Northern Ireland urged to play part in cutting carbon emissions
NORTHERN Ireland has been advised to cut carbon emissions by at least 82 per cent by 2050.
The Committee on Climate Change said it has been able to set a target as the north is now committed to introducing legislation.
The UK government pledged last year to achieve net zero carbon emissions by 2050 and Northern Ireland has been urged to play its part.
The committee, a government advisory body, suggested changes in people's behaviour could include fewer flights, a reduction in meat and dairy consumption, less waste of food and other resources, more electric vehicles and a ban on fossil fuel boilers.
Chief executive Chris Stark said: "The contribution from Northern Ireland is hugely important because we will not get to net zero unless Northern Ireland commits to this kind of target."
He was speaking as environment minister Edwin Poots launched a public consultation on Stormont's first Climate Change Bill.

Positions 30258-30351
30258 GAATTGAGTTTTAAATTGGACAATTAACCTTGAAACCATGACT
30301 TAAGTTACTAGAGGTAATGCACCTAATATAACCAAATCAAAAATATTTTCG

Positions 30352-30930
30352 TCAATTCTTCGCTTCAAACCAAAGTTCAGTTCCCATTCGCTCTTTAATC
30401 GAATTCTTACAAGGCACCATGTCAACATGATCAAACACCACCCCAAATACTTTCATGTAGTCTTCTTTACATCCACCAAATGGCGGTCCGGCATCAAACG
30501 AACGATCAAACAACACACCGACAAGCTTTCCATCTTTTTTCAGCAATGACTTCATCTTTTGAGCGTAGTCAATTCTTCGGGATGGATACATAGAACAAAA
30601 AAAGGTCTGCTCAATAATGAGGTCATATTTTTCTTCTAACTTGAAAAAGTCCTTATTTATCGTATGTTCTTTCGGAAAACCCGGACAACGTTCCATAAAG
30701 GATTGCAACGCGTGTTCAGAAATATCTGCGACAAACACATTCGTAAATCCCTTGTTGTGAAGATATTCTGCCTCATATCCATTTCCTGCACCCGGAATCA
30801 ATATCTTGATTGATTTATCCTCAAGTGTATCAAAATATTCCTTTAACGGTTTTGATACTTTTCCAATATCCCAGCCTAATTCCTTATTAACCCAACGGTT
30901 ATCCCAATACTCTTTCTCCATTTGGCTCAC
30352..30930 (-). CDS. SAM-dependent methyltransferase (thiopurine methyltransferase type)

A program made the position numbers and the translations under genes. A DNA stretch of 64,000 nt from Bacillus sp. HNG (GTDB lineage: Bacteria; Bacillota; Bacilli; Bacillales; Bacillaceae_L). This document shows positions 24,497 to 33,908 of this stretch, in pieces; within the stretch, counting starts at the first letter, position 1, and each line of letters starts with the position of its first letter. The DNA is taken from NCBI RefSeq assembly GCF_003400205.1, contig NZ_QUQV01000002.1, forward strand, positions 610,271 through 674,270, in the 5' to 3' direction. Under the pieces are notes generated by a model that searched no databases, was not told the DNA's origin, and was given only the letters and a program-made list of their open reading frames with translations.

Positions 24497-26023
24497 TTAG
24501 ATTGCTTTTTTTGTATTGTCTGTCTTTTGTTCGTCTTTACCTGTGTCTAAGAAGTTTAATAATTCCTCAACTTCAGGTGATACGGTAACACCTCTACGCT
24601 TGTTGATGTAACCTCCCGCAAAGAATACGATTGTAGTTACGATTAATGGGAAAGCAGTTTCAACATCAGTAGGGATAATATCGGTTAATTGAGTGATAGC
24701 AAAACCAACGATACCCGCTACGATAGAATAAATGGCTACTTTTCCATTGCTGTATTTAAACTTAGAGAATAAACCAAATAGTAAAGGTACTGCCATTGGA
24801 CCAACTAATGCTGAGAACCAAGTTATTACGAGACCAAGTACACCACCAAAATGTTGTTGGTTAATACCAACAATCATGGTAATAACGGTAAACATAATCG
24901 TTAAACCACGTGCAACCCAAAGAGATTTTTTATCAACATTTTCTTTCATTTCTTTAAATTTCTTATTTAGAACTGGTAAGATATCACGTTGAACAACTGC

People are being asked whether laws should require Northern Ireland to reach net zero emissions by 2050, or simply make an appropriate contribution to the wider UK effort.
The DUP minister described climate change as a "defining issue of our time on a global and national scale".
"Climate change is a challenge that Northern Ireland must meet head on," he said.
"It is not something facing us in the future, it is happening here and now. A business as usual approach no longer works, it's just not an option.
"We must play our part in the global effort to curb climate change by tackling the causes, such as reducing our emissions and increasing the capture of greenhouse gases.
"It is also a necessity that we do more to address the impacts and reduce those risks from climate change that we cannot prevent."